For more than a decade, the proportion of internationally supported public investment directed at agriculture and the rural sector in developing countries has been declining. Moreover, this is occuring at a time in which the process of globalisation is changing patters of trade and investment, placing agricultural producers and communities under tremendous pressure to adapt in order to survive. Hunger is still prevalent. Within this context World Bank sought the assistance of Food and Agricultural Organisation (FAO) in order to evaluate how farming systems might change and adapt over the next thirty years. The study concentrates on: food security; poverty reduction; economic growth.The study incorporates in depth reviews of regional rural and agricultural systems and livelihoods. At a global level however, the following challenges and priorities are outlined:Achieving more sustainable and productive use of natural resources, including:Greater focus on improvements in the sustainability of natural resource useRequirement for recapitalisation of soil fertilityImprovement in water resources managementIncreased capacity to respond to climate changesDeploying science and technology for poverty reduction. A major challenge in the the coming decades will be to generate technologies that contribute to increases in agricultural production and improvements in livelihoods in those areas where the potential for agriculture is lower. Over the long term there must be suspicion of relying on intensive agriculture and technologies that have inherently limited sustainability.The study outlines various sustainable, pro-poor technologies. Science and technology may be deployed for poverty reduction by:Developing focused technologies through participatory research and developmentIncreasing average crop yields in areas of high potentialIncreased labour productivity in low potential and low population density areasBiotechnology and safeguards. Biotechnology offers a great potential for the customisation of new varieties of cash and food crops to specific farm systems and problems. The customisation of varieties, particularly those that can cope with abiotic stresses prevalent in low potential areas, has the potential to benefit the poor, if adequate safety standards are appliedFocus by small farms on labour intensive or nich cash cropsExploiting globalisation and market development while protecting vulnerable farmers, including:Focus by small farms on labour intensive or niche cash cropsSatisfaction of household food security needs during the transitionSupport for the role of the private sector - particularly small enterprisesEnabling environment for market developmentRefocusing policies, institutions and public goods, including:Equitable, secure, transferable and flexible resource user rightsSustainable provision of infrastructure to poor farming systemsIrrigation management concentrated upon small-scale farmer managed schemesFurther agricultural policy reforms and stronger meso-level institutionsTargeted safety netsEnhancing agricultural information and human capital, including:Wide availability of agricultural information, particularly to smallholdersBroad, systems-oriented, training of agricultural professionals and farmers [authors]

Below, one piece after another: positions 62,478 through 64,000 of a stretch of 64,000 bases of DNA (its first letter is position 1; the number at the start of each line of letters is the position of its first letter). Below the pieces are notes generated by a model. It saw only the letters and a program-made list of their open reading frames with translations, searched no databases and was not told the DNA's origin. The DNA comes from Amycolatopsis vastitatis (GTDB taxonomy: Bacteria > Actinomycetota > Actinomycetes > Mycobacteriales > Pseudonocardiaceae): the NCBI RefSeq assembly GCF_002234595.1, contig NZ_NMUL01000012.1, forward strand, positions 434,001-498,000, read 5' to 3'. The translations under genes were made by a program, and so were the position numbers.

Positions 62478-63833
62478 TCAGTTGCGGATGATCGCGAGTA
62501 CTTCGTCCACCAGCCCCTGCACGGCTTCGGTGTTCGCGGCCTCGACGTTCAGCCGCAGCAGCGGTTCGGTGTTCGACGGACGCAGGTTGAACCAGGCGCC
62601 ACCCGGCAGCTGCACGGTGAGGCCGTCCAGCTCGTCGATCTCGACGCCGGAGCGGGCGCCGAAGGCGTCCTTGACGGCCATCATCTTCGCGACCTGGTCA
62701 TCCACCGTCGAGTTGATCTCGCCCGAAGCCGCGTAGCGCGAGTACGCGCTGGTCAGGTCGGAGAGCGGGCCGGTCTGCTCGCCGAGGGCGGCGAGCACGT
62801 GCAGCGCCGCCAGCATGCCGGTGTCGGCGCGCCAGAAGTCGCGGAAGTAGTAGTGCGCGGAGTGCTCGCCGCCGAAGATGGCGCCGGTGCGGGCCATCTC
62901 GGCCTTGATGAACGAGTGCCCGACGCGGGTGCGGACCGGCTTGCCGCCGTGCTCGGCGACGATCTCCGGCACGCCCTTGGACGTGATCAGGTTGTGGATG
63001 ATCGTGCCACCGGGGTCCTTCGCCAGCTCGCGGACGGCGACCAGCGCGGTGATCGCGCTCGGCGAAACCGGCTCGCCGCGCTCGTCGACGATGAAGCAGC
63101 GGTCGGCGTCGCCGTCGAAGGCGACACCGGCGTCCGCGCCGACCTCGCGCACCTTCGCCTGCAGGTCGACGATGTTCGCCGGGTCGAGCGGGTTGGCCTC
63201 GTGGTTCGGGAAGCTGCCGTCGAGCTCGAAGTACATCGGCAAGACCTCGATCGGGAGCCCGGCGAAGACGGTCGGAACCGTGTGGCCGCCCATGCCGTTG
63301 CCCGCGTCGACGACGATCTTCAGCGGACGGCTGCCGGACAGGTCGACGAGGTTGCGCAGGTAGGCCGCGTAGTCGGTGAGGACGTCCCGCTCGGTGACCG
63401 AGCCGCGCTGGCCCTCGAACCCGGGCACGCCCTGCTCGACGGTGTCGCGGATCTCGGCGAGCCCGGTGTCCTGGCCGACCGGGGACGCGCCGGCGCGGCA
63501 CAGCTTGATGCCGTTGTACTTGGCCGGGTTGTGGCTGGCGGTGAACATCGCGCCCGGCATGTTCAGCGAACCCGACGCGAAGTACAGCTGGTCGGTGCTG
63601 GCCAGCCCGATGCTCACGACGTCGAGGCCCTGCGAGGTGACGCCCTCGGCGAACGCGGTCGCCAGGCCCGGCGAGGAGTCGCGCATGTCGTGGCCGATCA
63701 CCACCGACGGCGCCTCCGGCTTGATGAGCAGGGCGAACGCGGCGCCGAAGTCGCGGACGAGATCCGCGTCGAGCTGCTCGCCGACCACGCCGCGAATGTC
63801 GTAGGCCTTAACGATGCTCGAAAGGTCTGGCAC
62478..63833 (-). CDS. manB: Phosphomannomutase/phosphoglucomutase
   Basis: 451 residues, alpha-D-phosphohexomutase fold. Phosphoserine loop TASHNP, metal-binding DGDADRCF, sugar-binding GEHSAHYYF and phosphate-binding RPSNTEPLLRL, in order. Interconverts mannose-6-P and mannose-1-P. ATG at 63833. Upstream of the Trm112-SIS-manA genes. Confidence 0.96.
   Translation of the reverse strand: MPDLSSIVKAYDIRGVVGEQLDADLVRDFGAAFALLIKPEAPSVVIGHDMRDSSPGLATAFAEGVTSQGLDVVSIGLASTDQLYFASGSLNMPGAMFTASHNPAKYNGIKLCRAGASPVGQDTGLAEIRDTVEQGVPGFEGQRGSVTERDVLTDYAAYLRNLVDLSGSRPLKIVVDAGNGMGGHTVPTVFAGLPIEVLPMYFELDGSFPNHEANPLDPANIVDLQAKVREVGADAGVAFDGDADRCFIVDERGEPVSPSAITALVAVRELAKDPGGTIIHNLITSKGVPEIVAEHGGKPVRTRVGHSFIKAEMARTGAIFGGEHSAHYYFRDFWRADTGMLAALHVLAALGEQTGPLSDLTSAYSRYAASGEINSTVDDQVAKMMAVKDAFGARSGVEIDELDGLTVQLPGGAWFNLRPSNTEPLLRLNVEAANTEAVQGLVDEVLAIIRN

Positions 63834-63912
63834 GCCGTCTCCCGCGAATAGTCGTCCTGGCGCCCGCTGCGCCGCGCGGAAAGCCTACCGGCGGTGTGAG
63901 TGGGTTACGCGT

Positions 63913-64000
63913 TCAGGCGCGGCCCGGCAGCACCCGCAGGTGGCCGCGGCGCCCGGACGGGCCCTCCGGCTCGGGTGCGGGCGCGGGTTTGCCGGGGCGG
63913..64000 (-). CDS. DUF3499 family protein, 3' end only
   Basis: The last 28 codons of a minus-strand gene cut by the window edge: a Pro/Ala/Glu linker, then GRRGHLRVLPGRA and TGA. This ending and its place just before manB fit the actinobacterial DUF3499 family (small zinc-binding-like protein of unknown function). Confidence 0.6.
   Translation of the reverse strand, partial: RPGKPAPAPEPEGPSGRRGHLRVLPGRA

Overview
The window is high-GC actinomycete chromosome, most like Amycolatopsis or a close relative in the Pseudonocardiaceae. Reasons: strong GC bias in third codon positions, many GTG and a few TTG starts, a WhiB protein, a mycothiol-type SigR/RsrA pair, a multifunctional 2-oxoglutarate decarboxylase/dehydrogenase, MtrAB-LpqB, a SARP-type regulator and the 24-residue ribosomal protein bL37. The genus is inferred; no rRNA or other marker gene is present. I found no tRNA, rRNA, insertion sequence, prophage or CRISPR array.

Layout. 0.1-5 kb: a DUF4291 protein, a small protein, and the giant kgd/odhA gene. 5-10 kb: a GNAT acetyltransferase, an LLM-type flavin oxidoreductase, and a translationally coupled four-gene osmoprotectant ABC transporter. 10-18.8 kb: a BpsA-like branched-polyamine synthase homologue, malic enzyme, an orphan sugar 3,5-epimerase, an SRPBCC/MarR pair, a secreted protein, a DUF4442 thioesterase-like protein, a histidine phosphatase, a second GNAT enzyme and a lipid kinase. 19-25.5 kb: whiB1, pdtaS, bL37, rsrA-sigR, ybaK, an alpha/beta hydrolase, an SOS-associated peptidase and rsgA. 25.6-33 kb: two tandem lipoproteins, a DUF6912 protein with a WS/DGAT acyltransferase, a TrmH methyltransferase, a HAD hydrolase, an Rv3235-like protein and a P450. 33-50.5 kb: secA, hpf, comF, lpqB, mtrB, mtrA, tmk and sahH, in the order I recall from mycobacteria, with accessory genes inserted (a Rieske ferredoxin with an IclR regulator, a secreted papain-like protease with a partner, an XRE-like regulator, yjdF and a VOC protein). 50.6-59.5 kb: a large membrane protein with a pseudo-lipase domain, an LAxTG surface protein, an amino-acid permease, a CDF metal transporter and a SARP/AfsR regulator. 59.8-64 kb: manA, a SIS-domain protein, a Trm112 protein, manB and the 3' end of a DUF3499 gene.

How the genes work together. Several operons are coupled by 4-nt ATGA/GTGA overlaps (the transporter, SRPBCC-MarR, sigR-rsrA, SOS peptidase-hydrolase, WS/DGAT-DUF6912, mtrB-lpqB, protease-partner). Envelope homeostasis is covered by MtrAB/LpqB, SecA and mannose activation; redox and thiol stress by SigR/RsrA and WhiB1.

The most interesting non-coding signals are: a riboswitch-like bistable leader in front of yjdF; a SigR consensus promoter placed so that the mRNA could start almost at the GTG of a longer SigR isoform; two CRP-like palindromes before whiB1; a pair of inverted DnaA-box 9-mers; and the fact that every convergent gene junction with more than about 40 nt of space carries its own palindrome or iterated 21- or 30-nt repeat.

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Cross-sectoral enabler
Governance and planning
Agriculture and forestry
CTCN Keyword Matches
Community based
Soil moisture conservation techniques
Water resource assessment
Urban infrastructure development
More efficient train system